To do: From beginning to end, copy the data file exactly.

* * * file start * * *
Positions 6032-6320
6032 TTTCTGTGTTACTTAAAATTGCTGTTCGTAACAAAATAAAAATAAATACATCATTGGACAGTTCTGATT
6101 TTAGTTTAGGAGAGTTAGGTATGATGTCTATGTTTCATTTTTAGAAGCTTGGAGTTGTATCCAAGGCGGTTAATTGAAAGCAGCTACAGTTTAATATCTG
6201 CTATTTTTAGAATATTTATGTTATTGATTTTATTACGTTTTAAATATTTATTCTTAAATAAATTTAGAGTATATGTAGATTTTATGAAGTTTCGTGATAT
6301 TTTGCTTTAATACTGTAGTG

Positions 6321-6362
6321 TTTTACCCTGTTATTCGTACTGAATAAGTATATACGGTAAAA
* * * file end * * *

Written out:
Positions 6032-6320
6032 TTTCTGTGTTACTTAAAATTGCTGTTCGTAACAAAATAAAAATAAATACATCATTGGACAGTTCTGATT
6101 TTAGTTTAGGAGAGTTAGGTATGATGTCTATGTTTCATTTTTAGAAGCTTGGAGTTGTATCCAAGGCGGTTAATTGAAAGCAGCTACAGTTTAATATCTG
6201 CTATTTTTAGAATATTTATGTTATTGATTTTATTACGTTTTAAATATTTATTCTTAAATAAATTTAGAGTATATGTAGATTTTATGAAGTTTCGTGATAT
6301 TTTGCTTTAATACTGTAGTG

Positions 6321-6362
6321 TTTTACCCTGTTATTCGTACTGAATAAGTATATACGGTAAAA